Decrease your iteration length. – The Agile answer to how to overcome the problem of breaking down these seemingly large requirements. At first, it sounds simple, but after giving it some thought, it sounds like a Greek philosopher’s answer to the meaning of life. (i.e. Neat answer, but what do I do with it?!)
The two dilemmas that teams face when breaking down requirements are (1) a reluctance by software engineers to develop in a (perceived) less-than-efficient mode and (2) how to use multiple people in a common area of the code, where the ‘9 mothers and a baby’ theory starts to show (no pun intended). I won’t go into all of the ROI reasons to offset both these fears because they are well documented in any Agile process book; however, there are some different ways to brainstorm the large requirement question.
In general, decreasing the iteration length may be taken in its literal form. If using a 4 week iteration, switch to a 2 week iteration. If using a 2 week iteration, the team might experiment with fully accepted story cards within a 1 week iteration. Assuming the team is already using a 2 (or less) week iteration, another way to consider the breakdown is by considering what would be done if only 2-3 days were given to accomplish part of a larger task and demonstrate some progress, no matter how small. Unless the answer is ‘give up and quit’, there is some part of the requirement that can be done in a shorter period of time. As stated before, the team must trust the counterintuitive notion that this approach will not result in the most productive use of everyone’s time.
Since many problems are too large for one person to code within one iteration, it only makes sense to use multiple software engineers. One way to look at using multiple people is to consider a drastic approach of being forced to solve the problem of how to write a ‘say hello’ program with equal participation from 3 people. While a completely ridiculous way to solve this problem (not to mention a ridiculous problem), each person could rotate typing the code on a single keyboard. The point is to highlight that every problem could be broken down (components, classes, methods, etc.), and once again, the team has to make a leap of faith that the paybacks in familiarizing multiple people with more of the code and the benefits of demonstrating working software will make the team more efficient over the long term.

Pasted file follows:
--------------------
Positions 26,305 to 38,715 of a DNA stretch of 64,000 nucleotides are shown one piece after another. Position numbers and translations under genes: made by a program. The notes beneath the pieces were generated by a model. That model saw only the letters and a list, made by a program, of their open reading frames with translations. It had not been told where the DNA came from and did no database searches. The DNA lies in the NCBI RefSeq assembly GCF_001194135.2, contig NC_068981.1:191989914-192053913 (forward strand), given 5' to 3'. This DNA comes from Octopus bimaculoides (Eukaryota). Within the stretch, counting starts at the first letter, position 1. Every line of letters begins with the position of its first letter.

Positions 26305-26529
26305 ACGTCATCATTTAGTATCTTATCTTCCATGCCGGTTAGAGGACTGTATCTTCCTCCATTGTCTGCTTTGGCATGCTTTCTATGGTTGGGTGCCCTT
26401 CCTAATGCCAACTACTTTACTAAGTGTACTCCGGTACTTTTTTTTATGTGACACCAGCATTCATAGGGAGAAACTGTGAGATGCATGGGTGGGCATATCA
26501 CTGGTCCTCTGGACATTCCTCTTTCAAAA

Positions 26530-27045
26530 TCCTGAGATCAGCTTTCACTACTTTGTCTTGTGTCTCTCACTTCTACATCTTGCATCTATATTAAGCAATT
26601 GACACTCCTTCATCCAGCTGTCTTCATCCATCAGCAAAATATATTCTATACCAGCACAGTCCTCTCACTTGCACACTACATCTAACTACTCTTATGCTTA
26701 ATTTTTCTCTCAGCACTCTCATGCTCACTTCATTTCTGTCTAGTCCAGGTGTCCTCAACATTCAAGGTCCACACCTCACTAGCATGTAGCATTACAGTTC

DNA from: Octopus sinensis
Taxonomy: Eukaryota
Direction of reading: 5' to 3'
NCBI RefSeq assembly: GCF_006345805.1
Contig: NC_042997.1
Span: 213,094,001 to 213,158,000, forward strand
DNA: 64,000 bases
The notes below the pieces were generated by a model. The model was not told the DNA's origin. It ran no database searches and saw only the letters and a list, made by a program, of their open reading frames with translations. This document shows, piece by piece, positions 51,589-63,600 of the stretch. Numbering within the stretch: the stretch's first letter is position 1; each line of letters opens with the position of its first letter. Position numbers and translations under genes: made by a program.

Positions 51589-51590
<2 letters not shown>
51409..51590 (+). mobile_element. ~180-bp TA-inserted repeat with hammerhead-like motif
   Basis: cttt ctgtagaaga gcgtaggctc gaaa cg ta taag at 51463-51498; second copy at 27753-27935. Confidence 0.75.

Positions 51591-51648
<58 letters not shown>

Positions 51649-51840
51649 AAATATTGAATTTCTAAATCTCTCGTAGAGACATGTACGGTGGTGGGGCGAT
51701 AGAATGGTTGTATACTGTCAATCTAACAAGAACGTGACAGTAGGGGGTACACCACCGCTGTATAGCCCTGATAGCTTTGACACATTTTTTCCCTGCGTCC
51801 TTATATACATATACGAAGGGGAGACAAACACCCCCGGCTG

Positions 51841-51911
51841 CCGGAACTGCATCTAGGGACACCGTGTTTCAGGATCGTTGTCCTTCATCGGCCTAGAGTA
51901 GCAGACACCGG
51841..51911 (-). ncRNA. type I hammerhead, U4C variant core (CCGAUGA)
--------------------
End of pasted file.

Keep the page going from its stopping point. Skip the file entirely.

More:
Last but not least, teams can approach the requirements breakdown phase as a mental competition. While many engineers like to exhibit their problem solving skills, the team can make the breakdown process a problem in itself. Peer recognition and other forms of compensation can be added to help change the old mindset of cranking out code to put food on the table. In this case, the baby gets new shoes when high quality code is delivered frequently and not when the super engineer works 24 hours straight to code something no one else understands, which will take 3 weeks to test in the quality.